Sunday, August 29, 2010

Favorites from the Summer Conference

Author Carolyn Mackler (The Earth, My Butt & Other Big Round Things) said:

"I stepped away and let the character become herself."

Thursday, August 26, 2010

Favorites from the Summer Conference

Here are a few juicy tidbits from the non-fiction panel, that transfer so well into fiction:

From Susan Campbell Bartoletti re research:

"If research stays in the middle, that's where stereotypes live. Research to the edges." She added, "Visit places you write about, feed your senses and emotions. Study the language." She also wonders "what emotion is driving this scene?" and goes to primary sources, since they "breathe history to life".

From Deborah Heligman:

"Let the content dictate the form. Keep yourself open."

Tanya Lee Stone agreed:

"Keep asking what the story is you want to tell. Forget about what you think it's supposed to be. The content will find the format."

And from Betsy Partridge:

"Have multiple layers or you'll have a boring book."

Monday, August 23, 2010

Favorites from the Summer Conference

The wonderful and prolific Gordon Korman said:

"What you think is cool is probably nbot that different from what kids think is cool."

"Sometimes it's luck, but I think sometimes it's being a little mule-headed about it. All our careers are really not that different from each other - we all try a lot of difrferent things. Like pasta, throw enough of it at the wall - something's got to stick."

Friday, August 20, 2010

Favorites from the Summer Conference

Author Coleen Paratore (The Wedding Planner's Daughter) told us to catch inspiration when it comes to us, like we caught fireflies in jars when we were kids.

Tuesday, August 17, 2010

Favorites from the Summer Conference

Some fun tidbits from the editor panel:

Claudia Gabel (Katherine Tegen Books, HC) and Nick Eliopulos (Scholastic Press) both said, when asked their pet peeves, that it's cover letters and synopses without personality. Jen Rees (Scholastic) mentioned unprofessional covers/synopses.

Claudia Gabel also said, when speaking of the slush pile: "keep plugging away until you find that editor who gets you."

Saturday, August 14, 2010

Tidbit from the Summer Conference

MT Anderson gave a luscious speech, touching on the mood of place, the romance of geography. Here are a couple of quotes:

"Books take us away from home so we can see home again, see what we know in a new way."

"Twist the known; take something familiar and make it unfamiliar." He said that makes it even scarier.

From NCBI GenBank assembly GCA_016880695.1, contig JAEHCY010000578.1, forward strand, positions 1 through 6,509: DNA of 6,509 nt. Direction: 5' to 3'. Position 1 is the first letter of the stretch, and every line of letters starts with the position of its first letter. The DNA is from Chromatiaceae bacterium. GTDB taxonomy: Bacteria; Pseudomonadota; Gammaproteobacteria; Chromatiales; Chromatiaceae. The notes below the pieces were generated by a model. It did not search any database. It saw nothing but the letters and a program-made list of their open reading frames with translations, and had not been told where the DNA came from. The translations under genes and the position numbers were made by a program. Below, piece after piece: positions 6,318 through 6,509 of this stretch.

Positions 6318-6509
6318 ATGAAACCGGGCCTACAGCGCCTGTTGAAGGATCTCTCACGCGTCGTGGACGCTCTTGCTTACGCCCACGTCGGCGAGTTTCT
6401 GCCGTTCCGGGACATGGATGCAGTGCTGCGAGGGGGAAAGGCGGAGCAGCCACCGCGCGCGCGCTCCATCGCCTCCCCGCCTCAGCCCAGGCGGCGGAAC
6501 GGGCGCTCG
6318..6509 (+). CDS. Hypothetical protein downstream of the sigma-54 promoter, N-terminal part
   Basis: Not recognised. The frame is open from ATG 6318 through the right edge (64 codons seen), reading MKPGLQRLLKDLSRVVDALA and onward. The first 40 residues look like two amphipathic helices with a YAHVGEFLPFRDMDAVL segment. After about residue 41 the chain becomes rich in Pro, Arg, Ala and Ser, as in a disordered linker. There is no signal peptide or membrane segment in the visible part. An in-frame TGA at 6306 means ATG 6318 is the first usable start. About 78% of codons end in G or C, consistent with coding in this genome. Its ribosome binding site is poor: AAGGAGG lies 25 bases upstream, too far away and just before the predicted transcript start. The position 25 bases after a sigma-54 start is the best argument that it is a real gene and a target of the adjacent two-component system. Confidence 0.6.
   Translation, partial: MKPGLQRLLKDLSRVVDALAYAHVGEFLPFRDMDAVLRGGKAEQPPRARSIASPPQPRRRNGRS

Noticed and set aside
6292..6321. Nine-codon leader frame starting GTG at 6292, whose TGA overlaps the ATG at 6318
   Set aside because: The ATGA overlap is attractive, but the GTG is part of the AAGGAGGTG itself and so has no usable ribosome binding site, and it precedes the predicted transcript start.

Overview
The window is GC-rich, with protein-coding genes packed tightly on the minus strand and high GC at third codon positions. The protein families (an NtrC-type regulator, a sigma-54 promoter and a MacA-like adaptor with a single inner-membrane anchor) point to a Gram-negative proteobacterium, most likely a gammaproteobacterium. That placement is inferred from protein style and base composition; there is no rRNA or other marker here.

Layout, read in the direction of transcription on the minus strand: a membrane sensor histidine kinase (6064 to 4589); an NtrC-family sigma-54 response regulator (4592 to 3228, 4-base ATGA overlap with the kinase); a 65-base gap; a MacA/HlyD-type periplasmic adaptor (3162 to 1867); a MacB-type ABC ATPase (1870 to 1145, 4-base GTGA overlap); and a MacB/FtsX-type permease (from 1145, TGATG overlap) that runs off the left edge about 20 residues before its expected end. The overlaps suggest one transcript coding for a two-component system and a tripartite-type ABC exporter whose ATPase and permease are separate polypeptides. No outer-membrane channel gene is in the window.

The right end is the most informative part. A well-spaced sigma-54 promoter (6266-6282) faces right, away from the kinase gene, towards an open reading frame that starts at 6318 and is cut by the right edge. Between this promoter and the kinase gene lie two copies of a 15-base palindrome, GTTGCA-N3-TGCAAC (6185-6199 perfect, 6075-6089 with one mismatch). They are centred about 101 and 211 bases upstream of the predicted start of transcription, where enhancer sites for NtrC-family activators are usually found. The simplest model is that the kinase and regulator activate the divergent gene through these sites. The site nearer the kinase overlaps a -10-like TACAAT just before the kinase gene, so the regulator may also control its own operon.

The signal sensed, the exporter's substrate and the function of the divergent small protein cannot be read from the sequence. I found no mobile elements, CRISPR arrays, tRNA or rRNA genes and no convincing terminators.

Wednesday, August 11, 2010

Favorites from the Summer Conference

John Scieszka said "Your mission is to be a storyteller. Write what thrills you."

Wednesday, August 4, 2010

From Julie Strauss-Gabel

Presenting master teacher, editor and Assoc. Publisher at Dutton Children's books, Julie Strauss-Gabel:

There is no such thing as "mine". A book is a collaborative experience. It's usually understood that publishing is collborative...but so is reading. If your goal is to be published -- to be read -- readers are always going to bring their own interpretive lens to your words; it now belongs to them. Some may disagree with you. Some may not want to keep reading. The only control you have over what they take away from your book is to build an irresistible and convincing world on the page.

Not all readers (including those in the business, from agents and editors to reviewers) are great readers. We're not always right, or the right fit. Learn to interpret and blance the feedback and direction you receive, but always listen. If someone sees something different, or misses something you consider important, ask yourself why. Ask yourself what you have failed to translate onto the page. Don't immediately dismiss it. Don't see it as a threat or as someone taking away what's yours.

Especially for new writers, few things dismay me as much as the anonymous message board/blog chorus that reinforces the idea that there's some singular, holy ownership of a story -- an absolute, correct Mine. Just as a critique gorup that does nothing but pile on praise might feel great for five minutes but do nothing to advance your work or your career, shutting out criticism and shutting down new ideas never helped anyone to grow.

Embrace the possibility of change and find your own solutions -- solutions true to your voice and your talent -- when people challenge you to take your work to the next level. It's the difference between published and not published, between one sale and a career.